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Stockwell v. City & County of San Francisco

United States Court of Appeals, Ninth Circuit

April 24, 2014

JUANITA STOCKWELL; MICHAEL LEWIS; VINCE NEESON; GUILLERMO L. AMIGO; E. R. BALINTON; NIKOLAUS BORTHNE; EDWARD BROWNE; PETER BUSALACCHI; SILVIA DAVID; PHILIP FLECK; SEVERO FLORES; GEORGE FOGARTY; MALCOLM FONG; MARY GODFREY; JASON HUI; JACKLYN M. JEHL; RICHARD JUE; ROBERT LEUNG; PAUL LOZADA; D.H. BUD MASSEY; BRUCE MEADORS; THOMAS O'CONNOR; SUSAN ROLOVICH; JESSIE WASHINGTON; MICHAEL WELLS; GARY CASTEL; BARTHOLOMEW JOHNSON; MIKE BOLTE; JONES JAMES, Plaintiffs-Appellants,
v.
CITY AND COUNTY OF SAN FRANCISCO, Defendant-Appellee

Argued and Submitted, San Francisco, California September 10, 2013

Page 1108

Appeal from the United States District Court for the Northern District of California. D.C. No. 4:08-cv-05180-PJH. Phyllis J. Hamilton, District Judge, Presiding.

Michael S. Sorgen (argued), Andrea Adam Brott, and Ryan L. Hicks, Law Offices of Michael S. Sorgen, San Francisco, California; and Richard A. Hoyer, Hoyer and Associates, San Francisco, California, for Plaintiffs-Appellants.

Christine Van Aken (argued), Deputy City Attorney, Dennis J. Herrera, City Attorney, Elizabeth Salveson, Chief Labor Attorney, and Jonathan C. Rolnick, Deputy City Attorney, City of San Francisco, San Francisco, California, for Defendant-Appellee.

Before: J. Clifford Wallace, Raymond C. Fisher, and Marsha S. Berzon, Circuit Judges.

OPINION

Page 1109

BERZON, Circuit Judge

Several San Francisco police officers (" the plaintiffs" or " the officers" ) over the age of forty performed well enough on an examination in 1998 to qualify for consideration for promotion to Assistant Inspector. They allege that a new policy of the San Francisco Police Department (" SFPD" ) abandoning the examination as a basis for certain assignments worked a disparate impact based on age. The plaintiffs sought certification of a class composed of all SFPD officers over forty who had qualified on the 1998 examination.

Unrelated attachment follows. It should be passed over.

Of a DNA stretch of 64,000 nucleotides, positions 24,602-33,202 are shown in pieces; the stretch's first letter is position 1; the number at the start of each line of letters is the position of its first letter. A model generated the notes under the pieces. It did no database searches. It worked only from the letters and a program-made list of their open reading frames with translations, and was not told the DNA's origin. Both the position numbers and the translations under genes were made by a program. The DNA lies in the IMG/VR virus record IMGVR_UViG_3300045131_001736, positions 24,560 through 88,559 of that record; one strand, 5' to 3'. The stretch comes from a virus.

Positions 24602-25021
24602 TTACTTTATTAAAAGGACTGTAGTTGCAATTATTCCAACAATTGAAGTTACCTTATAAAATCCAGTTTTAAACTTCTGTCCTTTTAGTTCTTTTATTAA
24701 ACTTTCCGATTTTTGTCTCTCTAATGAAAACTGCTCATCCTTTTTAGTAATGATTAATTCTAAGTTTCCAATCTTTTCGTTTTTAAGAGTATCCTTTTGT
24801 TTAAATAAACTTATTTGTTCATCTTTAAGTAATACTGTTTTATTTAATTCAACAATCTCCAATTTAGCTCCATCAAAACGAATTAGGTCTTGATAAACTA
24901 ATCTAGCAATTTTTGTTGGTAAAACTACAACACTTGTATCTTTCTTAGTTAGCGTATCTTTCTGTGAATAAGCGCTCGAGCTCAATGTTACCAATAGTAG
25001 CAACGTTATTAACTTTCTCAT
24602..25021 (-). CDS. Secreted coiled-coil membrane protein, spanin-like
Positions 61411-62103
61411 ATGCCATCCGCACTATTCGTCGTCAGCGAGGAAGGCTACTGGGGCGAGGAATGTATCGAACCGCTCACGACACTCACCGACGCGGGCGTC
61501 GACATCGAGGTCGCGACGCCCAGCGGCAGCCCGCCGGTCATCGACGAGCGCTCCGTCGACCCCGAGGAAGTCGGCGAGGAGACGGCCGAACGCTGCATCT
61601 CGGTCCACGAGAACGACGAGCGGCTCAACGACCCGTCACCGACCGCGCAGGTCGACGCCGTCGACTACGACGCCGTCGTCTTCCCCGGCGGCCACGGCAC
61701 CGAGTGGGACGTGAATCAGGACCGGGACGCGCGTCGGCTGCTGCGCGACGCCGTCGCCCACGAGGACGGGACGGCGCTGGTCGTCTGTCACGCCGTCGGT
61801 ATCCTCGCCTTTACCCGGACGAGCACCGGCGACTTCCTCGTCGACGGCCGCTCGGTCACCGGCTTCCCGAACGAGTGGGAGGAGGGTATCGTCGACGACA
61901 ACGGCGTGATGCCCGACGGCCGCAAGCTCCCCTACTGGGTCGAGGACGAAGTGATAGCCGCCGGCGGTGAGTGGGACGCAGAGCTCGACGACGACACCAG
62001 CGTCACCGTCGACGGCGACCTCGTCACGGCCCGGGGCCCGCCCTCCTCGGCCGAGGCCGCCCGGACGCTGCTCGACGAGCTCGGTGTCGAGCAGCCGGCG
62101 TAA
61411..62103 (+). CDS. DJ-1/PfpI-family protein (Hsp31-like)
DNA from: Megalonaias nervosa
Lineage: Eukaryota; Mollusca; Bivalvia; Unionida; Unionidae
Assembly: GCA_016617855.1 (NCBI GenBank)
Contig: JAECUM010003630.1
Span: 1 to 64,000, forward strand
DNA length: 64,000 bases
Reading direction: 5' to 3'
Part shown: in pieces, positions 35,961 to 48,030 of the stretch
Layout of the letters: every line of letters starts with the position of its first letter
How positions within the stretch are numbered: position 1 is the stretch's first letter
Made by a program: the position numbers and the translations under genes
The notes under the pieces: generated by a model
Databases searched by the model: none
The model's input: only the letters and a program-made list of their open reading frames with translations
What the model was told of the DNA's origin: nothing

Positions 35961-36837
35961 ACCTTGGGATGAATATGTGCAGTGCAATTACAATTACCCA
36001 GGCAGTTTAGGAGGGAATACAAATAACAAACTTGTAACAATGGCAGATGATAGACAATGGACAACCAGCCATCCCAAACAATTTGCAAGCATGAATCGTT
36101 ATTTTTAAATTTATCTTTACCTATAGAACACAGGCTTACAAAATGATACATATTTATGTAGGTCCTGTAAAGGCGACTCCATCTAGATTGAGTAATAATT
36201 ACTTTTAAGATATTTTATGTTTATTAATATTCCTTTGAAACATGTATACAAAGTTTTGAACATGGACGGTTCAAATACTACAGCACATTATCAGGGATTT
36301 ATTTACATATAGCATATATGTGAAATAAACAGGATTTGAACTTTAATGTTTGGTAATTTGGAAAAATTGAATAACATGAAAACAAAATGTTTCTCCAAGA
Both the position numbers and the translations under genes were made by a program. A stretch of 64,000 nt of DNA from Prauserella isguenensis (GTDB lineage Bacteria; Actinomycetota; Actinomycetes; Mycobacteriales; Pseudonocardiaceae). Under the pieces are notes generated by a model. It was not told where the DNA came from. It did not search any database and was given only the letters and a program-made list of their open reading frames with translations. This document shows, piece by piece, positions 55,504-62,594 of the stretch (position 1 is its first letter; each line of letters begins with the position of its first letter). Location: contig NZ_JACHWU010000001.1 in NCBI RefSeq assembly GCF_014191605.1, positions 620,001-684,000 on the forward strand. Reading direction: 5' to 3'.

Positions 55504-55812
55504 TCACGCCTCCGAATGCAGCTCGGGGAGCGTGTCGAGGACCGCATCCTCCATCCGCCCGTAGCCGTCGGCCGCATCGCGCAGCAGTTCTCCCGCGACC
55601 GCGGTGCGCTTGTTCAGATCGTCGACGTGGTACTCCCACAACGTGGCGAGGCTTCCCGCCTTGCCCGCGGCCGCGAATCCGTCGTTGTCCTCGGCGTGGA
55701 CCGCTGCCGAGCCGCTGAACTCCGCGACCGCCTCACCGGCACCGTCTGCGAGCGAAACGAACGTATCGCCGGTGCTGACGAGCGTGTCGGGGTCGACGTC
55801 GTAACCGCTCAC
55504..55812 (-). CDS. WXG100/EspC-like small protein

The district court denied certification for want of commonality. We permitted the officers to appeal the denial of class certification under Federal Rule of Civil Procedure 23(f), and now reverse, holding improper the district court's reliance on merits issues unrelated to the pertinent commonality inquiry.

I.

Nearly three and a half decades ago, the Civil Service Commission of the City and County of San Francisco (" City" ) entered into a consent decree to settle allegations of employment discrimination in the SFPD on the basis of race, sex, and national origin, in violation of Title VII of the Civil Rights Act of 1964, 42 U.S.C. § 2000e et seq .

In late 1998, the district court terminated that consent decree. By stipulation of the parties, however, the district court retained jurisdiction over issues related to a recently administered promotional examination -- the Q-35 Assistant Inspector examination for promotion to the Investigations Bureau -- which the parties agreed would be governed by the terms of the consent decree. On the same day, the district court issued an order outlining promotion procedures for officers who had sat for the Q-35 Assistant Inspector examination. That order required a minimum of 175 Assistant Inspector appointments from the list of police officers who had passed the examination, arranged in order of exam performance (" Q-35 List" ). The first 110 promotions were to be made in rank order of performance. Subsequent appointments, the court ordered, " will be made from a sliding band that will start at rank 111. The band width is 84 points." The district court authorized the City to review various " secondary criteria" when making selections within that sliding band. Between 1998 and 2006, the City selected 229 police officers from the Q-35 List for promotion to Assistant Inspector.

In 2005, the Chief of Police announced a change in promotion policy: To improve operational flexibility and rationalize the

Page 1110

promotional progression, the SFPD would no longer promote Assistant Inspectors to the Investigations Bureau from the Q-35 List. Instead, the SFPD would administer a new Q-50 Sergeants examination and assign some newly promoted Sergeants, selected on the basis of their performance on the new exam, to the Investigations Bureau. Those Sergeants assigned to the Investigations Bureau would have duties previously assigned to Assistant Inspectors.

The City administered the Q-50 Sergeants Examination in 2006 and created a list of eligible officers (" Q-50 List" ) the following year. Soon thereafter, the SFPD began promoting Sergeants from the recently compiled Q-50 List, many of whom were given investigative duties. Assistant Chief Morris Tabak agreed, in a deposition taken in this case, that he knew of no reason " that those appointments could not have been made from the Q-35 list[] that resulted from the 1998 exam."

The officers initially filed this action in late 2008, alleging that SFPD's decision to use the Q-50 list instead of the Q-35 list for investigative assignments both constituted a pattern or practice of discrimination and generated a disparate impact on older officers in violation of the Age Discrimination in Employment Act (" ADEA" ), 29 U.S.C. § § 621-634. They also alleged parallel violations of California's Fair Employment and Housing Act (" FEHA" ), Cal. Gov't Code § § 12940-12951.

The officers subsequently sought certification of a class under their FEHA disparate impact claim. The district court denied the motion for certification, explaining that the officers failed to satisfy the requirements of ...


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